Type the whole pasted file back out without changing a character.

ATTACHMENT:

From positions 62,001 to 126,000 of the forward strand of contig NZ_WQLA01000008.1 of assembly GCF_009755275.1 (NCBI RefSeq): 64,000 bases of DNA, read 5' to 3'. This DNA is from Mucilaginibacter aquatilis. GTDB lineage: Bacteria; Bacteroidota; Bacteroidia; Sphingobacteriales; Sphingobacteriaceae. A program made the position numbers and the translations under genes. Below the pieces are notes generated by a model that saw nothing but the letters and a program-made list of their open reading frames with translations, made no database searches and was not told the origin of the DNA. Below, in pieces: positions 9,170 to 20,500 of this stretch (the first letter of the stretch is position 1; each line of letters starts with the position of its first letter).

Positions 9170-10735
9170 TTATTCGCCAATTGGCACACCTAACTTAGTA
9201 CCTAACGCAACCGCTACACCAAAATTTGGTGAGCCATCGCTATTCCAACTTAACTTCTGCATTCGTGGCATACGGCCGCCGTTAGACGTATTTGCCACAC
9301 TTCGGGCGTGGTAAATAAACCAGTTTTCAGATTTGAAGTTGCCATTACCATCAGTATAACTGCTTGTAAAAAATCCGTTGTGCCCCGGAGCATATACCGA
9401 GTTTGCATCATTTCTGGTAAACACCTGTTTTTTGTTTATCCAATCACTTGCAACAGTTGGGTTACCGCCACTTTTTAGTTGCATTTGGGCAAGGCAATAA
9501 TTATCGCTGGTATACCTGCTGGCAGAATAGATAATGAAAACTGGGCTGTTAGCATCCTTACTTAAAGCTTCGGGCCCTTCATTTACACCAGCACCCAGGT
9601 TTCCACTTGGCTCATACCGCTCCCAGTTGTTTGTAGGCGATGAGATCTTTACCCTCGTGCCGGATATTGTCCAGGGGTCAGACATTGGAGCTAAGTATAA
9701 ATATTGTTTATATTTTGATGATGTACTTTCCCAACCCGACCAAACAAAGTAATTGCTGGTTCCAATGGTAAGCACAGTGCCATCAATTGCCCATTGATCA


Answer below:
From positions 62,001 to 126,000 of the forward strand of contig NZ_WQLA01000008.1 of assembly GCF_009755275.1 (NCBI RefSeq): 64,000 bases of DNA, read 5' to 3'. This DNA is from Mucilaginibacter aquatilis. GTDB lineage: Bacteria; Bacteroidota; Bacteroidia; Sphingobacteriales; Sphingobacteriaceae. A program made the position numbers and the translations under genes. Below the pieces are notes generated by a model that saw nothing but the letters and a program-made list of their open reading frames with translations, made no database searches and was not told the origin of the DNA. Below, in pieces: positions 9,170 to 20,500 of this stretch (the first letter of the stretch is position 1; each line of letters starts with the position of its first letter).

Positions 9170-10735
9170 TTATTCGCCAATTGGCACACCTAACTTAGTA
9201 CCTAACGCAACCGCTACACCAAAATTTGGTGAGCCATCGCTATTCCAACTTAACTTCTGCATTCGTGGCATACGGCCGCCGTTAGACGTATTTGCCACAC
9301 TTCGGGCGTGGTAAATAAACCAGTTTTCAGATTTGAAGTTGCCATTACCATCAGTATAACTGCTTGTAAAAAATCCGTTGTGCCCCGGAGCATATACCGA
9401 GTTTGCATCATTTCTGGTAAACACCTGTTTTTTGTTTATCCAATCACTTGCAACAGTTGGGTTACCGCCACTTTTTAGTTGCATTTGGGCAAGGCAATAA
9501 TTATCGCTGGTATACCTGCTGGCAGAATAGATAATGAAAACTGGGCTGTTAGCATCCTTACTTAAAGCTTCGGGCCCTTCATTTACACCAGCACCCAGGT
9601 TTCCACTTGGCTCATACCGCTCCCAGTTGTTTGTAGGCGATGAGATCTTTACCCTCGTGCCGGATATTGTCCAGGGGTCAGACATTGGAGCTAAGTATAA
9701 ATATTGTTTATATTTTGATGATGTACTTTCCCAACCCGACCAAACAAAGTAATTGCTGGTTCCAATGGTAAGCACAGTGCCATCAATTGCCCATTGATCA